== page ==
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The relationship between birch pollen, air pollution and weather types and their effect on antihistamine purchase in two Swedish cities
- Grundström, Maria, Dahl, Åslög, Ou, Tinghai, Chen, Deliang, Pleijel, Håkan
- Aerobiologia 2017 v.33 no.4 pp. 457-471
- Betula, air pollutants, air pollution, air quality, antihistamines, atmospheric pressure, cities, hay fever, nitrogen dioxide, ozone, particulates, pollen, risk, sales, temperature, vapor pressure, wind direction, Sweden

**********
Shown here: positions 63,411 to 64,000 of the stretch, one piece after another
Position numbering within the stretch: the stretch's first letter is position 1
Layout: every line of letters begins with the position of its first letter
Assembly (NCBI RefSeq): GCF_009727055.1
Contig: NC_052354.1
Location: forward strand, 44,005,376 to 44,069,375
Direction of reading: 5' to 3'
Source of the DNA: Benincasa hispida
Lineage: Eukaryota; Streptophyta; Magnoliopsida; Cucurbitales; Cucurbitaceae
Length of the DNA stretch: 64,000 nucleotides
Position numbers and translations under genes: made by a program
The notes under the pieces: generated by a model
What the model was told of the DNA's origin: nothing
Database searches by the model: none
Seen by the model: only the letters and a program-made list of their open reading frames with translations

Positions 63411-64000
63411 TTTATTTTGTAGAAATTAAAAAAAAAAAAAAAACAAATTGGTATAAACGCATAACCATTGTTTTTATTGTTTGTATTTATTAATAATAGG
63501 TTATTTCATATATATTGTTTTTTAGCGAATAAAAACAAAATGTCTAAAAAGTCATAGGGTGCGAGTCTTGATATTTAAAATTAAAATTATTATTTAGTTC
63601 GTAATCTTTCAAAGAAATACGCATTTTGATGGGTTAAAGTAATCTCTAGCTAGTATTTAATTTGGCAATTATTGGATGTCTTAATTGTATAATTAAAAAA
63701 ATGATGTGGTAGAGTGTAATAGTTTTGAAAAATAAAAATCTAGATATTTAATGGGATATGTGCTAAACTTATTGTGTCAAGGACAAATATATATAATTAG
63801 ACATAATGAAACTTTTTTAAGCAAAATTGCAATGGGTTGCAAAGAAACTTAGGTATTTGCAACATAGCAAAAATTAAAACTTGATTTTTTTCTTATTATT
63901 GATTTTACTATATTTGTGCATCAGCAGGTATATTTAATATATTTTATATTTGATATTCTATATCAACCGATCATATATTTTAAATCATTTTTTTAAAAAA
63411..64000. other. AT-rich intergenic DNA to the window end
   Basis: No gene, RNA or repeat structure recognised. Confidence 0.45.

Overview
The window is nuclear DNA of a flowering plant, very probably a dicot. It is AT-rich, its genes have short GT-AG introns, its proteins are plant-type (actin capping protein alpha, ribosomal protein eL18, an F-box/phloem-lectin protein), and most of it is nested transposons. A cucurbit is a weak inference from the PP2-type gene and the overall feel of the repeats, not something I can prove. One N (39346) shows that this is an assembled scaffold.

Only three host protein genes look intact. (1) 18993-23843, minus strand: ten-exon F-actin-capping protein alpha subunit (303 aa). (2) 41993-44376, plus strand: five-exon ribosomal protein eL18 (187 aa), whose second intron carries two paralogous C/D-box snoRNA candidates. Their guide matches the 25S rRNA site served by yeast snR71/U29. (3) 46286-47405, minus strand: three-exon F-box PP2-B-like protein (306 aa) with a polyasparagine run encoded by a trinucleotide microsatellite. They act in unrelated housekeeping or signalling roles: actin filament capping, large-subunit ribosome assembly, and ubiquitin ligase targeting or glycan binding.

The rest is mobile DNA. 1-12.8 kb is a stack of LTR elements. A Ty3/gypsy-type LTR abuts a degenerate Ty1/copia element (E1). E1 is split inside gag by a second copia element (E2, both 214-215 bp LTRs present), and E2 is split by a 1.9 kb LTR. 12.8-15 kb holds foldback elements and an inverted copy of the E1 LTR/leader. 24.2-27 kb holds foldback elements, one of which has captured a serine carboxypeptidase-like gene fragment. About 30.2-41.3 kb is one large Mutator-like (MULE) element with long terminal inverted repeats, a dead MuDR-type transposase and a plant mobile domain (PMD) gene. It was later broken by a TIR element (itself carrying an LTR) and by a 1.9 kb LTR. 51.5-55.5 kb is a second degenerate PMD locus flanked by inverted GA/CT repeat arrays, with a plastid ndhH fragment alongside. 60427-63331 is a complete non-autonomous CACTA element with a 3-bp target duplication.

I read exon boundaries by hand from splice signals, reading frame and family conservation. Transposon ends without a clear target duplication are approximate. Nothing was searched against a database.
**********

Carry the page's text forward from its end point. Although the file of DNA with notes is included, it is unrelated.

- Exposure to elevated air pollution levels can aggravate pollen allergy symptoms. The aim of this study was to investigate the relationships between airborne birch (Betula) pollen, urban air pollutants NO₂, O₃ and PM₁₀ and their effects on antihistamine demand in Gothenburg and Malmö, Sweden, 2006–2012. Further, the influence of large-scale weather pattern on pollen-/pollution-related risk, using Lamb weather types (LWTs), was analysed. Daily LWTs were obtained by comparing the atmospheric pressure over a 16-point grid system over southern Sweden (scale ~3000 km). They include two non-directional types, cyclonic (C) and anticyclonic (A) and eight directional types depending on the wind direction (N, NE, E…). Birch pollen levels were exceptionally high under LWTs E and SE in both cities. Furthermore, LWTs with dry and moderately calm meteorological character (A, NE, E, SE) were associated with strongly elevated air pollution (NO₂ and PM₁₀) in Gothenburg. For most weather situations in both cities, simultaneously high birch pollen together with high air pollution had larger over-the-counter (OTC) sales of antihistamines than situations with high birch pollen alone. LWTs NE, E, SE and S had the highest OTC sales in both cities. In Gothenburg, the city with a higher load of both birch pollen and air pollution, the higher OTC sales were especially obvious and indicate an increased effect on allergic symptoms from air pollution. Furthermore, Gothenburg LWTs A, NE, E and SE were associated with high pollen and air pollution levels and thus classified as high-risk weather types. In Malmö, corresponding high-risk LWTs were NE, E, SE and S. Furthermore, occurrence of high pollen and air pollutants as well as OTC sales correlated strongly with vapour pressure deficit and temperature in Gothenburg (much less so in Malmö). This provides evidence that the combination of meteorological properties associated with LWTs can explain high levels of birch pollen and air pollution. Our study shows that LWTs represent a useful tool for integrated daily air quality forecasting/warning.